Background Biobanks for research (BBR) are organized repositories of biological materials and associated health information with enormous potential and value for scientific research. In consonance with increasing attention to healthy aging research, BBR specifically oriented to chronic diseases and aging populations have gathered heightened attention. Public perceptions and patient choices are key to design, develop and implement patient-centered BBR. Public awareness, education and involvement are confidence building and unequivocally lead to higher participation in scientific enterprises.
Objectives To assess patient awareness, perception and choices regarding aging biobanking activities.
Methods We developed and applied a standard anonymous questionnaire to rheumatology terciary outpatients, aged 50 or older, between March-October 2016. Demographic data and perceptions about biobanking were collected. Data analysis was performed using Stata 14® software.
Results We obtained a total of 131 valid responses [age (min-max, 50–93), mean (64); sex ratio (M/F) (40/91, 44%), education years (min-max, 0–20), mean (8.5)]. 69% of respondents did not know the specific term “biobank” but 57% were aware about the possibility of donating their biological material for research purposes. Furthermore, 77% of respondents indicated they were willing to contribute with their biological material to BBR, stating they had no particular preference whether these infrastructures were of private or public nature. However, they expressed a clear preference for these to be based at scientific research institutes (50%), instead of hospitals (23%), universities (16%) or biotechnology companies (7%). Moreover, respondents highlighted diferent requirements for their participation with anonymity (31%) and confidentiality (27%) ranking as top priorities. Most importantly, a majority of respondents (70%) expressed their agreement with a biobank exclusively dedicated to the study of aging, considering that people of older ages have higher disease burdens and that such research infrastructures and practices expressed respect for the particular problems of the elderly (Figure).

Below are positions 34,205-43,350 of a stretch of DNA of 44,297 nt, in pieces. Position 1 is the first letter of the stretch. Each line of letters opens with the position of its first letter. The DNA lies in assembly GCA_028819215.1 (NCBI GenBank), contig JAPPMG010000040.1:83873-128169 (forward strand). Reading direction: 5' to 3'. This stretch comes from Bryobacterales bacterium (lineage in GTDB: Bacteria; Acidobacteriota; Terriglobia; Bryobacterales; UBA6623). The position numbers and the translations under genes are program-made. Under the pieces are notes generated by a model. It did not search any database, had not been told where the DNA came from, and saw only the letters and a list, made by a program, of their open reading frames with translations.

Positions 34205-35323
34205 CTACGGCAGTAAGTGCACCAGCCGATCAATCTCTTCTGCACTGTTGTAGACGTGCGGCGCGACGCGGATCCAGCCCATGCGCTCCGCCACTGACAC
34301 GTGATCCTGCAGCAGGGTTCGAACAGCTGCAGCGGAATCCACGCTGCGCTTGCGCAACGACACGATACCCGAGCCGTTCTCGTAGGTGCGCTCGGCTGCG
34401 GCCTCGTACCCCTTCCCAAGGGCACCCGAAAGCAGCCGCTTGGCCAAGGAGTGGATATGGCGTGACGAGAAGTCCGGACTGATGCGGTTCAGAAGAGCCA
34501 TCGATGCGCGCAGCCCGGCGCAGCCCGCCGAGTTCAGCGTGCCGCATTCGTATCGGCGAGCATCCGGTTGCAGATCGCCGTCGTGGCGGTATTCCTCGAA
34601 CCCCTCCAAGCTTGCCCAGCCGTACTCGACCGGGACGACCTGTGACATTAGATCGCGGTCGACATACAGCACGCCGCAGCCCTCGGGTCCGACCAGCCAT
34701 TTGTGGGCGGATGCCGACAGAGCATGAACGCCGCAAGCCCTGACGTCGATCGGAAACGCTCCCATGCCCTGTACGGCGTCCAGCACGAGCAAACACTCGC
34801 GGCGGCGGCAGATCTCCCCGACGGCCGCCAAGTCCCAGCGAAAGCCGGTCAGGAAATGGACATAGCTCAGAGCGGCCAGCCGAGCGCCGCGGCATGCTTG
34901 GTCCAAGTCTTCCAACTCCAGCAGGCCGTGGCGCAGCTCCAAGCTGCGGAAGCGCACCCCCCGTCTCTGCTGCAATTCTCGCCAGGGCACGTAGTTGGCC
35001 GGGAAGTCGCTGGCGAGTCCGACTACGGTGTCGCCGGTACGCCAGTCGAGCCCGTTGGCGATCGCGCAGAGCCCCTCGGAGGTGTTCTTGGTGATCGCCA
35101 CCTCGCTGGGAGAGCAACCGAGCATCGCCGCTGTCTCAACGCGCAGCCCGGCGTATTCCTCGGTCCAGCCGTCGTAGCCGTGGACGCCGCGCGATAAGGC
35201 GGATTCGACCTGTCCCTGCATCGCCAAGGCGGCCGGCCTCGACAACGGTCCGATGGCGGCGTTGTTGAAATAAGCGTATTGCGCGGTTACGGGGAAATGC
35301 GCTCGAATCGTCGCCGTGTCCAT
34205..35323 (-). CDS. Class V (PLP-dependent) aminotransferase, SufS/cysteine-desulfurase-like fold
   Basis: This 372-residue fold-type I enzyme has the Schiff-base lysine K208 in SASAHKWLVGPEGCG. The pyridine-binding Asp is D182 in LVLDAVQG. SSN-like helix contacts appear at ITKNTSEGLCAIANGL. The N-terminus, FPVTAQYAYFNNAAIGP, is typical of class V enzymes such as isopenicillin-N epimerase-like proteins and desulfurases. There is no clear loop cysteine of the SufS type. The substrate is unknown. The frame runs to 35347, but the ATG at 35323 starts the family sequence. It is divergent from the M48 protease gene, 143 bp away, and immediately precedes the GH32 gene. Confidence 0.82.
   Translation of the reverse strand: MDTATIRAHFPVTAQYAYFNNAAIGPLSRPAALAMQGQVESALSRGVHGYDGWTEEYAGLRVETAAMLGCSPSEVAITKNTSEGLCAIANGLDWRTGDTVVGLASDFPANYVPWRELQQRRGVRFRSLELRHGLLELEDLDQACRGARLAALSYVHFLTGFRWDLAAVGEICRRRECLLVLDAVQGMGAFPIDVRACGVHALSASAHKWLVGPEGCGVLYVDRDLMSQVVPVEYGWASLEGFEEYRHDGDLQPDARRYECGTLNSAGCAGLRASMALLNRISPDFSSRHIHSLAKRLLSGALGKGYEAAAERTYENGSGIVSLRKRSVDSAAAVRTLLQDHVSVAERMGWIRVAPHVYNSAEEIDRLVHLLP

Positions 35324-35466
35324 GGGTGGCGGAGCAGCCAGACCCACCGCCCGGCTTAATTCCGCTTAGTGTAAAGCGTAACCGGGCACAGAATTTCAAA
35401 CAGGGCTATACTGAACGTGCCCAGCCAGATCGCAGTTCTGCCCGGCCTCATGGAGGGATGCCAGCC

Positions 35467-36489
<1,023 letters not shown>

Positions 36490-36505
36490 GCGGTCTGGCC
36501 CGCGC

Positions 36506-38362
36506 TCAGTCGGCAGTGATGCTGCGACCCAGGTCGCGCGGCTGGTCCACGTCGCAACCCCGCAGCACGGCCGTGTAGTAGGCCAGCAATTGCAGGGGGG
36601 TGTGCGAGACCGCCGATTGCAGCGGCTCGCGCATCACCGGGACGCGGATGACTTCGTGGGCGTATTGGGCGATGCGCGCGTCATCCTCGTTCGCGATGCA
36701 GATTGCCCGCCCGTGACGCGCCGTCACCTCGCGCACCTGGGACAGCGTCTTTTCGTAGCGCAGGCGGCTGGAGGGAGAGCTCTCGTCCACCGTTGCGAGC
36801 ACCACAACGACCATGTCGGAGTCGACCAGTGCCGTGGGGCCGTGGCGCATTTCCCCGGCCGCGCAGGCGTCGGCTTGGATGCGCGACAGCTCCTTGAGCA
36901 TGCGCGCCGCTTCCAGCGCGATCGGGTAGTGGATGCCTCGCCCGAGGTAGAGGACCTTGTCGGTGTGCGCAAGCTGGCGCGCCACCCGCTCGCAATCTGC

Conclusions Our study constitutes a comprehensive assessment of public perceptions and patient choices regarding biobanks for aging research purposes among rheumatology outpatients. Although awareness is still suboptimal, BBR are highly regarded health infrastructures with enormous potential for further patient-centered development.
Disclosure of Interest None declared